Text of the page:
On Friday, June 19th, I began my journey to Ferguson, Missouri, for a week at the Alternative Break Citizenship Schools (ABCs) hosted by Break Away. I was tired, anxious, excited, and somewhat nervous for the events that would take place in the upcoming week. After a very long day of travel (including two delayed flights and one missed flight!) I was incredibly thankful to finally be on the ground in Ferguson.
The focus of my ABCs in Ferguson was “Changing the Narrative: Community Building as Power”. I learned to challenge the dominant narrative. Dominant narratives are the stories told by the dominant, mainstream culture. When the dominant culture is oppressive, so are the dominant narratives. The main goal for the ABCs that I attended is to challenge the dominant narrative, specifically the narrative surrounding Ferguson.
I had incredibly high expectations for the week, and I can sincerely say that those expectations were met. I was part of an incredible group of brilliant, passionate, and supportive Site Leaders that helped me through the week. I was also incredibly blessed to work with a team of amazing individuals from colleges and universities all across the country (shout out to my Green Turtles!).
The structure of the ABCs is different than a typical conference. At the ABCs, half of each day is spent in workshops learning about ideas to bring back to our respective Alternative Break Programs, and the other half is spent serving within the community. While the discussion and information shared during the workshops is crucial to improve the TRIPS Program, the service is what will truly stick with me for the rest of my life.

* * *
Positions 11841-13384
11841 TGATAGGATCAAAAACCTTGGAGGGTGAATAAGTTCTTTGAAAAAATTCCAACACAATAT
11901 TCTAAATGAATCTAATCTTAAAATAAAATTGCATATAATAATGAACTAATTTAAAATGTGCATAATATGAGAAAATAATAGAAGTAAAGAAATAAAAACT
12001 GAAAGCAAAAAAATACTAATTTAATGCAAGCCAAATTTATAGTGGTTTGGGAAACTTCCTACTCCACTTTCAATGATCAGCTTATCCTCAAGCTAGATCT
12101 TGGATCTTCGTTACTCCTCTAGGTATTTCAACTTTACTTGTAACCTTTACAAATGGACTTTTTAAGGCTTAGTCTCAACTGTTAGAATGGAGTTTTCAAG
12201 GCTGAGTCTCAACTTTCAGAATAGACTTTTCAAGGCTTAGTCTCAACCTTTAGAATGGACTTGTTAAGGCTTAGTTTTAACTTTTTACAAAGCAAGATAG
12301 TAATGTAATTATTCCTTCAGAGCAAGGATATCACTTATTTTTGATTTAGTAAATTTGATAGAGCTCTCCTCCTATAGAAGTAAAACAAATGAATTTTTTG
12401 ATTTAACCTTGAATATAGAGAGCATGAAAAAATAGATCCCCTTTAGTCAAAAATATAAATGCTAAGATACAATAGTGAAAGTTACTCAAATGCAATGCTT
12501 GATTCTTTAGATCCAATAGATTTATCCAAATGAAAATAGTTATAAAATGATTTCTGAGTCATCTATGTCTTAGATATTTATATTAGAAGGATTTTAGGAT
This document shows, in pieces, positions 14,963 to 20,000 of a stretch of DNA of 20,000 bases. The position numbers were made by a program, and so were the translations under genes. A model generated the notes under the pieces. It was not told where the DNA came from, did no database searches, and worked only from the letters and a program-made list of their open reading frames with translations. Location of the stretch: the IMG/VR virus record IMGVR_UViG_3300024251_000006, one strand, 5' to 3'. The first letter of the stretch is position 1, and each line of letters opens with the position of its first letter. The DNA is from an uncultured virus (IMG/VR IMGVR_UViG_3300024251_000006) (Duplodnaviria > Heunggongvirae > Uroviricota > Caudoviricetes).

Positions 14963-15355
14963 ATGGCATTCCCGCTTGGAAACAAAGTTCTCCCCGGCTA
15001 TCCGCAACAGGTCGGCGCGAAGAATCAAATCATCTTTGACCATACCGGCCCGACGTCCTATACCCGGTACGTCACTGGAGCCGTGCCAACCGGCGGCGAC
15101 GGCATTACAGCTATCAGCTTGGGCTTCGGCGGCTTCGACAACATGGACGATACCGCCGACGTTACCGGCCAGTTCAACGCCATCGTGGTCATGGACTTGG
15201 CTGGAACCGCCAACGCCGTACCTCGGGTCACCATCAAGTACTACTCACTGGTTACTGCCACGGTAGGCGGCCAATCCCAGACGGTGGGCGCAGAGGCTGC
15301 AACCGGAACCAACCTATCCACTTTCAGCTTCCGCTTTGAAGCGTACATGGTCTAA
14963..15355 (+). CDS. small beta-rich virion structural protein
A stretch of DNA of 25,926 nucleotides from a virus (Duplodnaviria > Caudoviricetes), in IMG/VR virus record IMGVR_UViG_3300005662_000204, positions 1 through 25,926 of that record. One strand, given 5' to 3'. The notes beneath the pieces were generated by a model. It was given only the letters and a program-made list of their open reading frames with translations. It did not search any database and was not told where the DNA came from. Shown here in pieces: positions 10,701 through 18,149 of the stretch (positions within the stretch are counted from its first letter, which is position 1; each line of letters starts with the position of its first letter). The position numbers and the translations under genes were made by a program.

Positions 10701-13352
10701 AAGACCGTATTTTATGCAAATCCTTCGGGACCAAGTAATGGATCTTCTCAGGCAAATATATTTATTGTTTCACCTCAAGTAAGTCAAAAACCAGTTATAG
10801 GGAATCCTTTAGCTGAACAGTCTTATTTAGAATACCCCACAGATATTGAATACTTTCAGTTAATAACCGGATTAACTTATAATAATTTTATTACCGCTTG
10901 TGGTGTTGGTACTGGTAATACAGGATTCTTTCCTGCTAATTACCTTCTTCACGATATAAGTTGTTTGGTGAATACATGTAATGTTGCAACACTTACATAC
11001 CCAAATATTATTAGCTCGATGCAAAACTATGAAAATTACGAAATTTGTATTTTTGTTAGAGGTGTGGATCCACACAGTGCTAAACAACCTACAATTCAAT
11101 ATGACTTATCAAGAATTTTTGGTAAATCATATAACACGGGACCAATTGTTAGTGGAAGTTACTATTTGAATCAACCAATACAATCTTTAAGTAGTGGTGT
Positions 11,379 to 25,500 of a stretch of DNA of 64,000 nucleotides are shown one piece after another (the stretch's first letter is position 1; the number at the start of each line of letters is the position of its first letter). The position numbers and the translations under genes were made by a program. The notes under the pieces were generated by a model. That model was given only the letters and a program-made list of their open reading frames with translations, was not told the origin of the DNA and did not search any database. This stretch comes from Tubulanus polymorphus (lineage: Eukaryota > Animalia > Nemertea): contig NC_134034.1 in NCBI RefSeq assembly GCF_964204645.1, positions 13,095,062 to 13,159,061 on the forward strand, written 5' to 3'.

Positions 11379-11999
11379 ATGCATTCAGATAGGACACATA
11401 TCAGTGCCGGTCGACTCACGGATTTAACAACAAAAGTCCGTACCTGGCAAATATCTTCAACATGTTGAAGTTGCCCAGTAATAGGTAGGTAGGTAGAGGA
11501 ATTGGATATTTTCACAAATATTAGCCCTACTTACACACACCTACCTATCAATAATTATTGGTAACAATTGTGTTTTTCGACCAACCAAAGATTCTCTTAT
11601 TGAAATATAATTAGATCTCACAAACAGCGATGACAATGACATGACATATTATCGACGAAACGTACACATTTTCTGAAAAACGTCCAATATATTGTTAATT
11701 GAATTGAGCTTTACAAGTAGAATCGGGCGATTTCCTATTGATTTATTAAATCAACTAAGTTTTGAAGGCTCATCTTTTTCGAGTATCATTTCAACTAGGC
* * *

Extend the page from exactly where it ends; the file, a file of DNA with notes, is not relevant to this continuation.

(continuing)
While in Ferguson, I worked with an outstanding grassroots organization called Operation Help or Hush. In its most basic sense, a grassroots organization works from the local community for the local community. Operation Help or Hush (OHoH) was co-founded by Charles Wade and Tasha Burton in the midst of the events occurring in Ferguson, MO following the death of Mike Brown. I was fortunate to serve alongside Charles, Tasha, and Isaiah Qualls, an OHoH program assistant, all week.
“You may shoot me with your words, you may cut me
with your eyes, you may kill me with your hatefulness.
But still, like air, I’ll rise.”
One of the most important lessons that I learned all week came from a conversation with Charles Wade. When discussing the different service we would be doing all week, Charles stressed that the most crucial part of OHoH is listening to the needs directly expressed by the Ferguson community members. OHoH does not simply look at the community, and provide the resources that they assume the community wants or needs. But rather, they listen to the needs expressed by community members and take action.
Another incredibly important lesson that I learned while in Ferguson is about the attitude and thought process that should be held when entering a community. While volunteering, it is so easy to fall into the “Superhero” mindset. To feel as though the community and its members are helpless without us. One of my team members very eloquently stated, “We are not beautifying Ferguson we are simply helping to restore the beauty that already existed.” I feel that this mindset is crucial to hold when serving within a community.
I feel that I grew so much during my time at the ABCs, and Ferguson deserves a “Thank you”. Thank you, Ferguson, for showing me the power of grassroots organizing. Thank you for giving me the opportunity to serve alongside the amazing Green Turtles. Thank you for proving to me that Ferguson is not as broken as the media led me to believe. Thank you for showing me that Ferguson is just like any other city in the United States. And finally, thank you, Ferguson, for teaching me how to challenge the dominant narrative.